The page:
What the Most Populated Cities in America Looked Like the Decade You Were Born

Source: Photo by Keystone / Getty Images

The story of the most populous cities in the United States is an evolving one that reflects economic, cultural and demographic shifts. Few nations have experienced such profound changes as the United States has in the 243 years since its founding in 1776.

America’s largest cities by population have changed over the decades, and 24/7 Tempo has reviewed data from the U.S. Census Bureau to identify what cities were the most populous the decade you were born.

At the time of the first census in 1790, there were 3,929,214 people living in the 13 states bordering the Atlantic Ocean. Cities on the Eastern Seaboard such as New York City, Boston, Philadelphia, and Baltimore swelled in size throughout the 19th century because of immigration from Europe. Manufacturing, transportation, and industrial centers developed around the Great Lakes region and the Midwest in the 19th century, fueling the rapid growth of Detroit, Cleveland, and Chicago. The long histories of these cities help explain how many are where some of America’s oldest homes are still standing.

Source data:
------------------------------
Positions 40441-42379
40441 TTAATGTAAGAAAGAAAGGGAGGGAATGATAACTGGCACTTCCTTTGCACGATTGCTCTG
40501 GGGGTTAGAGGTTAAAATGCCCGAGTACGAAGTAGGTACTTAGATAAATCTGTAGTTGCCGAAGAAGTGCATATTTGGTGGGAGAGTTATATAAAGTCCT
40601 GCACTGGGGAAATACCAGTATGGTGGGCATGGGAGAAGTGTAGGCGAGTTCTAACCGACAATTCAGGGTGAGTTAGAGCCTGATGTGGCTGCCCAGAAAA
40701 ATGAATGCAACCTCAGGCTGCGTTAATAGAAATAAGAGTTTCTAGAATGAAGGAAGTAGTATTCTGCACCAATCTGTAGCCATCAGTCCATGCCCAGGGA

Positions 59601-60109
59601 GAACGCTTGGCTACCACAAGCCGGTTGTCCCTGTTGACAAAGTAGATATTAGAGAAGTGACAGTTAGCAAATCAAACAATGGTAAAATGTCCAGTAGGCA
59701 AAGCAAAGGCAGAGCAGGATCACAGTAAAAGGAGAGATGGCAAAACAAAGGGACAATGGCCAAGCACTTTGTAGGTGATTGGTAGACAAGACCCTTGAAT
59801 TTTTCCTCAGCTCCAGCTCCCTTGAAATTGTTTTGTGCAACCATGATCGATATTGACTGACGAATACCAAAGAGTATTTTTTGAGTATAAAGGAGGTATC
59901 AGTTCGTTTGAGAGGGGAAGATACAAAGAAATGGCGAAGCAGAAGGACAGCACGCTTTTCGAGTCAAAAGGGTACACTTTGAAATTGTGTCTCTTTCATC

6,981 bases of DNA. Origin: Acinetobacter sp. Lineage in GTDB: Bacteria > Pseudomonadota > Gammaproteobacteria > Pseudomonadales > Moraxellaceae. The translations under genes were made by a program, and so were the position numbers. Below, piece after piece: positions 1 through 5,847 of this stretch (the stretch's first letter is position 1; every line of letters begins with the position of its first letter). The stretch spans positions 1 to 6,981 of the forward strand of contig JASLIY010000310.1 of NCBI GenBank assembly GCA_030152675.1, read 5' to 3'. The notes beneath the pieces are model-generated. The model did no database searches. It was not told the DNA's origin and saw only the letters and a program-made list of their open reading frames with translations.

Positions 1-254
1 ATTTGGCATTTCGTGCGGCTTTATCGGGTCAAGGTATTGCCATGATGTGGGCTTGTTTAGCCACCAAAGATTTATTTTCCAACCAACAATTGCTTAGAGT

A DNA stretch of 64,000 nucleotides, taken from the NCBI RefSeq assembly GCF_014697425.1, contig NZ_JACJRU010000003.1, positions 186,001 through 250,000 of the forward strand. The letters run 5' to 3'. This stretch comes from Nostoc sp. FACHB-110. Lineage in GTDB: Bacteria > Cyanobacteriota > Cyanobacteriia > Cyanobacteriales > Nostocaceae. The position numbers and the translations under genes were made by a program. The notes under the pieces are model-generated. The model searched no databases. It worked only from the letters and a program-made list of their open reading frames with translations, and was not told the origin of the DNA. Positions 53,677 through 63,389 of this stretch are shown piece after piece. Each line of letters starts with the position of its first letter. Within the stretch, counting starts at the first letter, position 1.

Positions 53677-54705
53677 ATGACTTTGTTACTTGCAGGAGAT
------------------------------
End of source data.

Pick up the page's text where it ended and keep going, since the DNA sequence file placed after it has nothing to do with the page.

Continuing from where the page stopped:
Post-World War II prosperity put Americans in cars, and the building of the interstate highway system in the 1950s accelerated the suburbanization of the United States. The newer cities of the West and South were defined more by the automobile than the mass transportation systems of the older, Eastern cities. 

Over the last 100 years, Chicago and Philadelphia have shed and regained population to stay among the top 5 most populous cities. Detroit, which had nearly 2 million people in the 1950 census and was among the top 10 most populous American cities in the 20th century, has lost almost half of its population and is considered one of the worst cities to live in